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CAUT Bulletin Archives

May 2005

CAUT Council Threatens Censure of UCN

Censure proceedings have been initiated regarding Manitoba's new University College of the North. Citing the failure of the Government of Manitoba and the interim board of governors of UCN to make provision for academic freedom, tenure or a proper senior academic governance body, CAUT Council voted unanimously at its April 29 meeting to impose censure at the November 2005 council meeting unless adequate progress is made to rectifying these omissions.

"We have been talking with the Manitoba government since early 2002 about their plans for the new institution," said CAUT executive director James Turk. "Consistently we have stressed the need for academic freedom, tenure, and a senior academic body that would have responsibility for making the decisions about academic and educational policy. Regrettably, plans have proceeded with none of these in place."

Turk said he is hopeful UCN's interim council will engage in discussions with CAUT and its provincial counterpart, the Manitoba Organization of Faculty Associations, leading to the adoption of policies to protect academic freedom, including tenure provisions made meaningful by financial exigency and redundancy language common in most Canadian universities.

"A stumbling block in resolving this issue is the government's unwillingness to give the institution's senior academic body powers equivalent to senates at other Manitoba universities," Turk said. "As well, the UCN Act allows the minister of advanced education to issue directives on academic programs. It appears that legislative changes will be necessary to remedy these problems."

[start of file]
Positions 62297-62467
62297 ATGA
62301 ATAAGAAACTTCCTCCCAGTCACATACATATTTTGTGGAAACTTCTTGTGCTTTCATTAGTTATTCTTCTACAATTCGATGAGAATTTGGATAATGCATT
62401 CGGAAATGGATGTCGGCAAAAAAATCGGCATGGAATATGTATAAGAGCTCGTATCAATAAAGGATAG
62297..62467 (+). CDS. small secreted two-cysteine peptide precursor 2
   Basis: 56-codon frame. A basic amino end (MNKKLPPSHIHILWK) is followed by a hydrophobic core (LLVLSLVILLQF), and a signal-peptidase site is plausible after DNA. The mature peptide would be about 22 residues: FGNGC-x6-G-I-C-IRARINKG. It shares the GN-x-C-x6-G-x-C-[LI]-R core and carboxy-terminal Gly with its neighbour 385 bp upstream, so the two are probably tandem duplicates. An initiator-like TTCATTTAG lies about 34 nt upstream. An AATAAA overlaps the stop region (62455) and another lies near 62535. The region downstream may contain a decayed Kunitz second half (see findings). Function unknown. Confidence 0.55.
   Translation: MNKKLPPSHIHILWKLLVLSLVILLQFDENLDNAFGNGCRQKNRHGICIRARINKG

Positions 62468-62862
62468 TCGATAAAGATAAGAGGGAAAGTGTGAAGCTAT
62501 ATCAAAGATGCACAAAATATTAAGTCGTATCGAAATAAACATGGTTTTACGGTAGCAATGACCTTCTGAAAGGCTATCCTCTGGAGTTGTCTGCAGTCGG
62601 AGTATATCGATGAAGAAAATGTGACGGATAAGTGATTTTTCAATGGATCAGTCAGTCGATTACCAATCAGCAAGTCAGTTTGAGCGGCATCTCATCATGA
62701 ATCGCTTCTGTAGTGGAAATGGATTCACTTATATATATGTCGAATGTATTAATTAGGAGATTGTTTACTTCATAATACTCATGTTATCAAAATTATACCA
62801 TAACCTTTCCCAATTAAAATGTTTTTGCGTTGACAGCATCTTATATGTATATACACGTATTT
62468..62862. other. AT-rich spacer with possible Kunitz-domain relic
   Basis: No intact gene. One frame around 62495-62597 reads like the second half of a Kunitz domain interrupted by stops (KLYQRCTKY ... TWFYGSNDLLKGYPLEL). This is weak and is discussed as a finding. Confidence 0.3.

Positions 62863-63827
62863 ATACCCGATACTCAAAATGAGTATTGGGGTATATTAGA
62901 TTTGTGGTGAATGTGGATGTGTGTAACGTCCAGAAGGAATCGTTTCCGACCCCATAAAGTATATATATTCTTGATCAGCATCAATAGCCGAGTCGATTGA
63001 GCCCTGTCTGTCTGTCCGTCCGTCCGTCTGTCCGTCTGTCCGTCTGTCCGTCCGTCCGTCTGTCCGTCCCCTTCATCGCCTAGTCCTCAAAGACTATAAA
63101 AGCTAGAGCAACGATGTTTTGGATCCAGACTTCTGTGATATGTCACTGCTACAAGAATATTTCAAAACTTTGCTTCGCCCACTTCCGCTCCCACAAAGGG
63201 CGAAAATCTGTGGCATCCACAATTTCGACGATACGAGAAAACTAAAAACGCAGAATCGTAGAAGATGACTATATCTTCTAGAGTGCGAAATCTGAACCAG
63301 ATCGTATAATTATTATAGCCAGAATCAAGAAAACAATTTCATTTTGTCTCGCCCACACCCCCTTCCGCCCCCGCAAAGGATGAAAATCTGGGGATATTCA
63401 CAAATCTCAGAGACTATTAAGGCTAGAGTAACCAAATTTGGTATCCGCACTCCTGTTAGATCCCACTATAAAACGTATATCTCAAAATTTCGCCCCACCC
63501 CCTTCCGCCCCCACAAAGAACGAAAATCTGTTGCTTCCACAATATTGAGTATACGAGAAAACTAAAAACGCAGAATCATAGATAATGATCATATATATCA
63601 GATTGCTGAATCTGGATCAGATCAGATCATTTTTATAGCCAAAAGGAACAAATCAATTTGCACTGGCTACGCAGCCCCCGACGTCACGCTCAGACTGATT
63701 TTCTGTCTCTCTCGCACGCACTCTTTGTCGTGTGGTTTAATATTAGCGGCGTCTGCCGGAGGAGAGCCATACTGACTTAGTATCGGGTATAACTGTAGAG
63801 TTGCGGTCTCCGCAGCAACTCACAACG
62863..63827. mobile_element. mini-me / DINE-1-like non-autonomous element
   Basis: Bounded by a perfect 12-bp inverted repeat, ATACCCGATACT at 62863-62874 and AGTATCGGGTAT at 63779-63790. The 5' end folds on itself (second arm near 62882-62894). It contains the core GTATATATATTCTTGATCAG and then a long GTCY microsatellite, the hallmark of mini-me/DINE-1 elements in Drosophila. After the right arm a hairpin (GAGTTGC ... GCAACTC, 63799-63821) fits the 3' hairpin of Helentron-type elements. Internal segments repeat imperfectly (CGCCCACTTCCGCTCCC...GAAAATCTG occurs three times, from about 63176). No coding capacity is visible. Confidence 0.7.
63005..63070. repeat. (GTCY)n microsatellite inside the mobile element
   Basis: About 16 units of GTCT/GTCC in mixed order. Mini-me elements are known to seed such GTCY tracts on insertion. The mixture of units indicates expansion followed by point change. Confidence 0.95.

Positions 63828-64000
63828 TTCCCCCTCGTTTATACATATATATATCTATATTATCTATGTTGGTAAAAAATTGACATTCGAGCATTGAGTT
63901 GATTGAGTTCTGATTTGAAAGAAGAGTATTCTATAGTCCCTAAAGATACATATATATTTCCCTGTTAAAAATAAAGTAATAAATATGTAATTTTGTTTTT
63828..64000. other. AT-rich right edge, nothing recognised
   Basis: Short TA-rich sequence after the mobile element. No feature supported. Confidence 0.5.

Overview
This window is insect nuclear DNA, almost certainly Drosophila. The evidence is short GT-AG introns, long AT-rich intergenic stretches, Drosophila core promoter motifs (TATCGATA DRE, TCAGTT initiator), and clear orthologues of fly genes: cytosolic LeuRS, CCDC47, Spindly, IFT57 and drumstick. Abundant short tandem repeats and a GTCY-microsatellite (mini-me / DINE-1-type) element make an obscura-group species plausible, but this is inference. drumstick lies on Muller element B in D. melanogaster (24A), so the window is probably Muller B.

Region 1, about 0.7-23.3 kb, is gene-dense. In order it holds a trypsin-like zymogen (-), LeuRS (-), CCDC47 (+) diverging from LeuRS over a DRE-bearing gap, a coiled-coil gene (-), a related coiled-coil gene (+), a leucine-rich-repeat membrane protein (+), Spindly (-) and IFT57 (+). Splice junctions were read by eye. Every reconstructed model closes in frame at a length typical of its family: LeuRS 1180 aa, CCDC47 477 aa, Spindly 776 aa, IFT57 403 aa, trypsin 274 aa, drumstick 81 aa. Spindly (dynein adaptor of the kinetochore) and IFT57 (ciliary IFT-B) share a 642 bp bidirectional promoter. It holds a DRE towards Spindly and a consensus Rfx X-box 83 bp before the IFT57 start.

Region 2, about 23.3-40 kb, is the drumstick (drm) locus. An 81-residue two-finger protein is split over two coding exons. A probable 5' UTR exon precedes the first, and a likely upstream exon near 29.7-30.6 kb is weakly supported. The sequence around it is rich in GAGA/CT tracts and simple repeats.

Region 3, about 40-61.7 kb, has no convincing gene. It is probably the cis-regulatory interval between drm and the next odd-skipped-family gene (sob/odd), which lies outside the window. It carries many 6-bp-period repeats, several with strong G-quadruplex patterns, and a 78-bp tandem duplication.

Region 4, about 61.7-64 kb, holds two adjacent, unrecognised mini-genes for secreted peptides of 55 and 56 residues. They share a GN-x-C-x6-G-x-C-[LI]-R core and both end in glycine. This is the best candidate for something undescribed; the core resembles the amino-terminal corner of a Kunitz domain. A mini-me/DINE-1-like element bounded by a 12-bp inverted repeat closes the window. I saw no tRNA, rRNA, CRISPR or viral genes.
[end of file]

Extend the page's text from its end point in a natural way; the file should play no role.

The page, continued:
CAUT has asked for meetings with UCN's president and board chair and with Diane McGifford, the minister of advanced education and training, and her officials to see if the situation can be satisfactorily resolved.

"UCN could provide a wonderful opportunity for residents of northern Manitoba," said CAUT president Loretta Czernis. "But under the present arrangement the institution will have difficulty attracting and retaining excellent staff and therefore difficulty in offering high-quality programs that northern Manitobans and the aboriginal community deserve and have a right to expect."

UCN, with campuses in Thompson and The Pas, is hiring staff and plans to begin its "Year One University" program in September 2005. The former Keewatin Community College staff and programs have been integrated into UCN.